One of the challenges a writer faces–even if you have a great idea or a trend that you would like to be a part of–is a lack of specialised knowledge. Knowledge is like a great world tree that takes time to grow. But perhaps there are seeds inside me, seeds that were planted a long time ago.

I saw myself seated in class as my history teacher said in dramatic flair, “It was a clash of ideas! The clash between communism and capitalism… It was a clash of ideas. It is not that capitalism won. It is that communism collapsed.” What do I make of these teachings that wrote ‘The End’ when Gorbachev appeared on the scene?

If only life could provide us with a clear, succinct and final ‘The End’. But life never gives us that.

None of us is born into this world with a clean slate. There are histories we must grapple with. Sometimes it is our own. Sometimes it is of the people or peoples that we find ourselves faced with. It’s the same story with the Invasion of Ukraine. If you wanted to truly understand it, it would take decades. You would have to wave a magic wand and try and see the many events, trigger points and collection of stories that created this gigantic event that is playing out on the world stage.

I’ve heard stories of the former USSR that came to me via the Central Asians of the Stans that I met when I was working in Japan. They’re all Bilingual, Trilingual and Quadrilingual. It’s impressive. They speak Russian, their mother tongues as well as English and Japanese. Their linguistic abilities notwithstanding, they’re all deeply proud of their respective countries, in spite of all its imperfections. It’s rare to see that, even from people who are from the so-called blessed countries of the world.

Nationalism is a sense of identity that one feels, even when one is away from home. It is particularly strong amongst people from some nations and floppy among others. It is a sense that one belongs somewhere, even when the winds of commerce have brought you someplace else.

Ukraine’s quest for independence and recognition of its independence comes easily to Western media and to the liberal mindset. Who dreams of empire in our world? It is unthinkable. The best we can hope for is a business empire it seems and that, too, probably won’t last.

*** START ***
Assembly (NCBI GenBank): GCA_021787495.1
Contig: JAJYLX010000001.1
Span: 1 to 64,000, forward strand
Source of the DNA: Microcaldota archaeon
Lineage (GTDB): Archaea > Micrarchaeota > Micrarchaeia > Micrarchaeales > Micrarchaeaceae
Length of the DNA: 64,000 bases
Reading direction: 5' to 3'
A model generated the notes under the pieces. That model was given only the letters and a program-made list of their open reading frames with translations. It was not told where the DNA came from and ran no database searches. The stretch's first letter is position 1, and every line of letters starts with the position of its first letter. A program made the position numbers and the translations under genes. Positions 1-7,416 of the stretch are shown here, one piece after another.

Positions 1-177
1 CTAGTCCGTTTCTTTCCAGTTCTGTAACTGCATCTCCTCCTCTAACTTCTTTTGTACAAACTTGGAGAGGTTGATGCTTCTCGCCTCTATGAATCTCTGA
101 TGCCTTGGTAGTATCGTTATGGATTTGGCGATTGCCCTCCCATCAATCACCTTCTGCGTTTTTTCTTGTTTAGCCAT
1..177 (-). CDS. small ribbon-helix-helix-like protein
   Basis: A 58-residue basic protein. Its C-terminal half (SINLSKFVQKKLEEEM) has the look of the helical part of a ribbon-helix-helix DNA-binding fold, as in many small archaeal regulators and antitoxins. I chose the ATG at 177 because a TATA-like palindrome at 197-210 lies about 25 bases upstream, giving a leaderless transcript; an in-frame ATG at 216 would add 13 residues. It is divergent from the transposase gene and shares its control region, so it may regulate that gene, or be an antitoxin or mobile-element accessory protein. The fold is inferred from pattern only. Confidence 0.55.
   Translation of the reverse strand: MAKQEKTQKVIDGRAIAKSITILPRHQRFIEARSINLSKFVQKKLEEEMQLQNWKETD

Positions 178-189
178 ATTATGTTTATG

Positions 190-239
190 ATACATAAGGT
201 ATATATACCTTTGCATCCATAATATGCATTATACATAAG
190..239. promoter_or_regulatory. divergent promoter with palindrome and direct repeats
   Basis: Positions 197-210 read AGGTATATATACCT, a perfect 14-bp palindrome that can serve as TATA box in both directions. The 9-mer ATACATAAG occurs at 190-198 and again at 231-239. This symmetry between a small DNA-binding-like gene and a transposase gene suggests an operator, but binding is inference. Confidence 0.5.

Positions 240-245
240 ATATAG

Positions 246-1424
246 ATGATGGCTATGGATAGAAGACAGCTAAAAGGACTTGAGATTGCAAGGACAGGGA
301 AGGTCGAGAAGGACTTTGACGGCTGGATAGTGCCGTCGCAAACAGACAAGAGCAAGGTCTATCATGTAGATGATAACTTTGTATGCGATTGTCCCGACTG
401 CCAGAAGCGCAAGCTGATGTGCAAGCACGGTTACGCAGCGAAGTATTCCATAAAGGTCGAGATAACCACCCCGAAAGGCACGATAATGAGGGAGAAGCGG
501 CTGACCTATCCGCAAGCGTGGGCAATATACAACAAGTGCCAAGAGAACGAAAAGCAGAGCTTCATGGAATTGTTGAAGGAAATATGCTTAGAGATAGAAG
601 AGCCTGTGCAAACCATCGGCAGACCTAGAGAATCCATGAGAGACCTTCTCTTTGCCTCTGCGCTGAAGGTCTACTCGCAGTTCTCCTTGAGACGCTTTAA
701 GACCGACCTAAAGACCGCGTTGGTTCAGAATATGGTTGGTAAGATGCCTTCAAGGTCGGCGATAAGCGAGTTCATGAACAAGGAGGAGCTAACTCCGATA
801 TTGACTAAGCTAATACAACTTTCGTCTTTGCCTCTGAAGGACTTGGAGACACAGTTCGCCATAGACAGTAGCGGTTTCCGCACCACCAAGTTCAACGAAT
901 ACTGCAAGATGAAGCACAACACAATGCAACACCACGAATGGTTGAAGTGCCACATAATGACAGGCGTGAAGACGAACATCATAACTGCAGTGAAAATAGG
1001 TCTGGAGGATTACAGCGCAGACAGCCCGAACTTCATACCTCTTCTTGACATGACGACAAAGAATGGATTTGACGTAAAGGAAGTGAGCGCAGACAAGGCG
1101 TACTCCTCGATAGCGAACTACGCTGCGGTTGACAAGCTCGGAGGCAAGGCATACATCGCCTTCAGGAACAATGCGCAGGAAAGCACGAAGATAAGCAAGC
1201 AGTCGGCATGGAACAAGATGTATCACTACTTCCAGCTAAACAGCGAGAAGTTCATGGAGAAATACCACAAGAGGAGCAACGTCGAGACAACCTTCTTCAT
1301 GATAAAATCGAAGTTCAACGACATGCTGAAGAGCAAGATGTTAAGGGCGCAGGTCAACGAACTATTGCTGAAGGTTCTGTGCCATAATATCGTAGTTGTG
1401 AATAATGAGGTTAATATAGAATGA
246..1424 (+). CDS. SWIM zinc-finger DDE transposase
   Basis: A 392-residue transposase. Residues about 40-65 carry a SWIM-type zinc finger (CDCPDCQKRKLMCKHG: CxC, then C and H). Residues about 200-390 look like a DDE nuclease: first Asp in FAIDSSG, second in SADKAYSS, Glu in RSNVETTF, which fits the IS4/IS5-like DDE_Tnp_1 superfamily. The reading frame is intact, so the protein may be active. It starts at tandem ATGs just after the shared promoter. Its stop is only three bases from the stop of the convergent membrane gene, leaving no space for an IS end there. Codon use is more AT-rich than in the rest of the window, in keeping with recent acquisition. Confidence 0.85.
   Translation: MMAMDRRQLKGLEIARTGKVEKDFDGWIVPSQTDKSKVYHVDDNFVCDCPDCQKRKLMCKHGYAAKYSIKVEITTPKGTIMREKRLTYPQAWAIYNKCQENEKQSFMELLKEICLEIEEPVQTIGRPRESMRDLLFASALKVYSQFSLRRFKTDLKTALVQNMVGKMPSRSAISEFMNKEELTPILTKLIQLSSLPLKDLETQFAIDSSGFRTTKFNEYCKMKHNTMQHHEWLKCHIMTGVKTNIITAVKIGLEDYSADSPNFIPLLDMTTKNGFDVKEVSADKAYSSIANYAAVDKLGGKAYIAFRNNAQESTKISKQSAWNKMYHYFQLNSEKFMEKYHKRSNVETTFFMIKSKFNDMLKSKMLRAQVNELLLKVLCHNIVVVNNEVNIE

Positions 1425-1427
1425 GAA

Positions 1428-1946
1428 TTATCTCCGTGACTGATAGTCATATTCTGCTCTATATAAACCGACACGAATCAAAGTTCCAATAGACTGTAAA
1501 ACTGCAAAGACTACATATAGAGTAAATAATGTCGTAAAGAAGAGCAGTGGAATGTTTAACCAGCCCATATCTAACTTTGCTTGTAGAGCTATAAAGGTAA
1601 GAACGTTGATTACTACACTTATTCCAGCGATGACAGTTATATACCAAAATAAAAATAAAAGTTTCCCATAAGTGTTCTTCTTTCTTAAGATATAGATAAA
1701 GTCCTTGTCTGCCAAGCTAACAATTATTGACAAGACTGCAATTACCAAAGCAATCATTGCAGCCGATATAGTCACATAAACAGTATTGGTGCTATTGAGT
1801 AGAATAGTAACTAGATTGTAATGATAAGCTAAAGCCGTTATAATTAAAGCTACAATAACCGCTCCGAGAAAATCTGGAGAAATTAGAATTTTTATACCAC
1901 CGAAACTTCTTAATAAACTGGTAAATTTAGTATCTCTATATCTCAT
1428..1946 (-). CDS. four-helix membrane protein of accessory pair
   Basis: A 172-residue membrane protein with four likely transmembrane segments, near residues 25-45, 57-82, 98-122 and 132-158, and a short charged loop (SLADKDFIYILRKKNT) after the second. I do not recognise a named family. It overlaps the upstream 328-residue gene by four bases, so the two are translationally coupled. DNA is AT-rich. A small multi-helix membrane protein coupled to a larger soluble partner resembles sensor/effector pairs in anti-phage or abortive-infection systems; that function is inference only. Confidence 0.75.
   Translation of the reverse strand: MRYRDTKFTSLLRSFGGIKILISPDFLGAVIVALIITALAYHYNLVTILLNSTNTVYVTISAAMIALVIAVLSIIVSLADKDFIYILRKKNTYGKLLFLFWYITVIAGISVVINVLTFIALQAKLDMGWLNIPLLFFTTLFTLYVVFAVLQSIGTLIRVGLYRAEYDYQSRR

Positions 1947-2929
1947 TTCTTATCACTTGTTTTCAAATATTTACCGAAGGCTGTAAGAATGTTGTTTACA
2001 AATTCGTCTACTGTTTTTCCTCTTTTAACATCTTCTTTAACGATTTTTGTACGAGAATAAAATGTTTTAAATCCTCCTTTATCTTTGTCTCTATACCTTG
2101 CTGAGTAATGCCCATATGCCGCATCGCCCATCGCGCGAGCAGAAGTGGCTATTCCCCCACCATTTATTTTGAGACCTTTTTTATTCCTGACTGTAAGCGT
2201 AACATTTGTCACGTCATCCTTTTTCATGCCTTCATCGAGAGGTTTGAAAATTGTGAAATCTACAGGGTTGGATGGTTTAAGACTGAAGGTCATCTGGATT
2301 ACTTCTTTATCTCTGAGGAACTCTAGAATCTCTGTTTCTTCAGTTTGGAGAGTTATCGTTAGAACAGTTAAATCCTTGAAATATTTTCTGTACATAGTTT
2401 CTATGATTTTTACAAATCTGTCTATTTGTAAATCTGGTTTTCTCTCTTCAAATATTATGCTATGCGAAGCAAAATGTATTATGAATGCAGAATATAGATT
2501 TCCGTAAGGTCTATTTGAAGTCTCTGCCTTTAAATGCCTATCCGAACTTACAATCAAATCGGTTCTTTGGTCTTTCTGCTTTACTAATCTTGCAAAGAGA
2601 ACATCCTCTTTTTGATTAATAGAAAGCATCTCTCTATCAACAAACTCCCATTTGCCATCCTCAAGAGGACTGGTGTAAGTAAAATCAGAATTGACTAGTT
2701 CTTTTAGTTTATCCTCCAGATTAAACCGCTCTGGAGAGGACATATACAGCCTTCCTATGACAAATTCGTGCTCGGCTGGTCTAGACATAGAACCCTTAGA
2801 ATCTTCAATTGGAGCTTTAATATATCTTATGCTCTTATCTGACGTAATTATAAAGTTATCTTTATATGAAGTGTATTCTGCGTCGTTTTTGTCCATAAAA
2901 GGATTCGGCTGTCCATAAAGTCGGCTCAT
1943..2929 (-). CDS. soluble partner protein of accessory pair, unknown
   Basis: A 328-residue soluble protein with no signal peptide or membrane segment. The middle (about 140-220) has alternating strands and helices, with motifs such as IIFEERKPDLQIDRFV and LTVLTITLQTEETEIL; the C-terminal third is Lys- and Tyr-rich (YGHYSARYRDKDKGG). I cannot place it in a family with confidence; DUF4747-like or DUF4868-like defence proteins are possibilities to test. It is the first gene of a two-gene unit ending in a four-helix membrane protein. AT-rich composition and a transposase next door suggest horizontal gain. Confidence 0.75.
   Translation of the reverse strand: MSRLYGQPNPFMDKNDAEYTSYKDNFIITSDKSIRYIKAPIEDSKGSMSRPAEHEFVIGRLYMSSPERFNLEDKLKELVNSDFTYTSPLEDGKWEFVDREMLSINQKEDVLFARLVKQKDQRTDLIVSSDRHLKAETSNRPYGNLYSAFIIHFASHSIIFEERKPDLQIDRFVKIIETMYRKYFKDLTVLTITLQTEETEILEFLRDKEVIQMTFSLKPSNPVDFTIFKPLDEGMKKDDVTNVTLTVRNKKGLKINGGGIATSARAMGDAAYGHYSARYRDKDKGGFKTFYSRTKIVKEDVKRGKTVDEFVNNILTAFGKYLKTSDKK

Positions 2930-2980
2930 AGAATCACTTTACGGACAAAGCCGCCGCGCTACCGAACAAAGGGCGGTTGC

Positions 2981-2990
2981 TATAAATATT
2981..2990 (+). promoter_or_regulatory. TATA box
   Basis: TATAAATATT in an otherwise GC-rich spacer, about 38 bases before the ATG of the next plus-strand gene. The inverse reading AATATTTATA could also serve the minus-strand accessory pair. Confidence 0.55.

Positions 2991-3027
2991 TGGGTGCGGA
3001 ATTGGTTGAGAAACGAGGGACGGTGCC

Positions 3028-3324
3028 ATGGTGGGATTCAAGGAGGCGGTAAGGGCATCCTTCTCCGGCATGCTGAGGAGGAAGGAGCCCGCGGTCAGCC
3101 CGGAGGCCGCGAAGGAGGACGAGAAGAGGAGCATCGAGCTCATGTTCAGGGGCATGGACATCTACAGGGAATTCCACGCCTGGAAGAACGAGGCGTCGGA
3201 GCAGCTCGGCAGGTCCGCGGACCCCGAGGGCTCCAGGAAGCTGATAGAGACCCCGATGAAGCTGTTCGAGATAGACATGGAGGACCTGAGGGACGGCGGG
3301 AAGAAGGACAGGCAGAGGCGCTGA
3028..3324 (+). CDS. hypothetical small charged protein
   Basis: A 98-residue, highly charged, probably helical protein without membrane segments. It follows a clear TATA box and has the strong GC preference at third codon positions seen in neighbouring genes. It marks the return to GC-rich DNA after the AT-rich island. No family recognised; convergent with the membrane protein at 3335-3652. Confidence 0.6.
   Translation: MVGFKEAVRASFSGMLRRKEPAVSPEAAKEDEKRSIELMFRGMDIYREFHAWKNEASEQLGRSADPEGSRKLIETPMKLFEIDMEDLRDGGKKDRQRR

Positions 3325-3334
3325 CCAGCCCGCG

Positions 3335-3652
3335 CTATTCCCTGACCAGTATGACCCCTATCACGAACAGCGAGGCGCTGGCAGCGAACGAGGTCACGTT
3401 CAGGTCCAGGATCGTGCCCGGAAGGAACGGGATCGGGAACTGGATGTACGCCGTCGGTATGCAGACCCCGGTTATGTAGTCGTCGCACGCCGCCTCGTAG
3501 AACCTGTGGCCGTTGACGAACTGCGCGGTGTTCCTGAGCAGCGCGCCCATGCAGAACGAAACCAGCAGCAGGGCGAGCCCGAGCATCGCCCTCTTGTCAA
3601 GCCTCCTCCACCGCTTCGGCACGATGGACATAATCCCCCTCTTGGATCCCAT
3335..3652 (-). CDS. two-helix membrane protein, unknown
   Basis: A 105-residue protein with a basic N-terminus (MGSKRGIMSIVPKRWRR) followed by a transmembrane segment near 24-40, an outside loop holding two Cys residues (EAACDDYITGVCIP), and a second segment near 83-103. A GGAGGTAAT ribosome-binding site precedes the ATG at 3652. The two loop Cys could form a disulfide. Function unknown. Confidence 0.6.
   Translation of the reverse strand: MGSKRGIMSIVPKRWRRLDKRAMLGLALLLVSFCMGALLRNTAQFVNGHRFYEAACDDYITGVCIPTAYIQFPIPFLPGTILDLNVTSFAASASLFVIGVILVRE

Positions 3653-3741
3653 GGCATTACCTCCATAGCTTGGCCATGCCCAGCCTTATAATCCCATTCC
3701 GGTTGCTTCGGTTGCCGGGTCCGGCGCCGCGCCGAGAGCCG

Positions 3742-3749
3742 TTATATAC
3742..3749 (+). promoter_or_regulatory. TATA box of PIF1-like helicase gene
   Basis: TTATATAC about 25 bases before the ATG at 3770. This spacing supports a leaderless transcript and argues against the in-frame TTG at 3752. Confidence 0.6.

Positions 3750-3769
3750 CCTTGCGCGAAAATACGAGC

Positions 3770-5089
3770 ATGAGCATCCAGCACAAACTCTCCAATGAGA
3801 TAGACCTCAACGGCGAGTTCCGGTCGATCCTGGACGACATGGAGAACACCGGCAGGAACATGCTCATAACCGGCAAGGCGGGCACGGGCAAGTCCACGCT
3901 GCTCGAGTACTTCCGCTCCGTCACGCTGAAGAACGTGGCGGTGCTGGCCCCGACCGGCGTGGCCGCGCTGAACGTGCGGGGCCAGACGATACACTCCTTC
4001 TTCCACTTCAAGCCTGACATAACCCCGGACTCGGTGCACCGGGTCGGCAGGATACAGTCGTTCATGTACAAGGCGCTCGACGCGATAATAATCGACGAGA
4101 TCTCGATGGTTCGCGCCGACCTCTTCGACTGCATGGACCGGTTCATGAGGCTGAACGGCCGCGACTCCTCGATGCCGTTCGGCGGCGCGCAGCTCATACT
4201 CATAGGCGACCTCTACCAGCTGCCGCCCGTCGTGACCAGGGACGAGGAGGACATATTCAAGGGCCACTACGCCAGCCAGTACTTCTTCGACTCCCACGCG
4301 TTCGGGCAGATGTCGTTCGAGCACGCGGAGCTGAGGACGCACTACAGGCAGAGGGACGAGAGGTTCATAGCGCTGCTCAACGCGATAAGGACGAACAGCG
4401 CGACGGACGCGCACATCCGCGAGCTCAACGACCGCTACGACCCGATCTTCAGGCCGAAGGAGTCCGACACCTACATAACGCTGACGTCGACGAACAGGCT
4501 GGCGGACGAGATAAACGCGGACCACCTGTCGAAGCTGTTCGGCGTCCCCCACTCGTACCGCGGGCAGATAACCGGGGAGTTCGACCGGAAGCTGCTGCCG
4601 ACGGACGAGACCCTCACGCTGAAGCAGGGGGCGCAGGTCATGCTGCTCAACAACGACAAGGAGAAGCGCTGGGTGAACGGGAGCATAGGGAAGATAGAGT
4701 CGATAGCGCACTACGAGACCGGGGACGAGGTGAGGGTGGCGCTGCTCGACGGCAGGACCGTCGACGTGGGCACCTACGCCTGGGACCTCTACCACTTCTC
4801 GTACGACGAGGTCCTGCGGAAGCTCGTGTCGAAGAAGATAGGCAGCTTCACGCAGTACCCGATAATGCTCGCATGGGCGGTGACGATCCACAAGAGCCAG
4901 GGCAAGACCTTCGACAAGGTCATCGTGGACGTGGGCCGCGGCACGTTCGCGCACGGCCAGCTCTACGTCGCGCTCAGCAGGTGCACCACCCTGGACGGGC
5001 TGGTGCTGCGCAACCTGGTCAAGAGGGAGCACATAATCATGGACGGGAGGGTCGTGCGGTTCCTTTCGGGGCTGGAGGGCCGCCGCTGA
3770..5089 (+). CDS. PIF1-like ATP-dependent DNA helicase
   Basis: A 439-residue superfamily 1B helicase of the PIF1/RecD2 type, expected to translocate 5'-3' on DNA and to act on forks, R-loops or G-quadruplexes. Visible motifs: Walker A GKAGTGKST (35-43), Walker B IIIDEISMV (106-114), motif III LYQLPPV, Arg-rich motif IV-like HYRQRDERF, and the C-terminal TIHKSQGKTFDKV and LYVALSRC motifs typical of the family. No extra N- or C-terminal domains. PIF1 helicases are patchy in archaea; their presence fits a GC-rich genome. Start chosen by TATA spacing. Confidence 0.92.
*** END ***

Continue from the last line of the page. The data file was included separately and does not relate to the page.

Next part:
The Romanovs were in power for three centuries before the October Revolution that turned Russia–and half of the world–upside down. Rasputin’s role added a nice scandalous touch to that story. There’s nothing like a rumour that cannot be verified. He was a holy man and healer who’d grown increasingly close to the Tsarina and her son who was often sick.

In the press, Putin is represented as longing for an old empire that is no longer around. On the American news stations, I see the resurgence of an old enemy that they had forgotten about. When I lived in China, the Chinese were sure that they were the new enemy of the Americans, but it seems that old wounds can always be relived.

Is this a renaissance? It cannot be. For the past, while it has shaped the present, is no longer here. They say that history repeats itself. When I was younger, I may have bought into those cliches that we repeat so often that we think them to be true. You know, “History is written by the victors… History is repeating itself…” And so on…

Now I think that it is not possible for history to repeat itself. Nor is a true renaissance actually possible. Perhaps there existed old grievances that had never been laid to rest. And while empire may never be reborn, it may still cry out for the glory days it never truly ever had.

For even the glorious days were never that glorious to begin with. And even if they were given the privilege of time, they would be unable to repeat themselves.

All we would hear is an echo.

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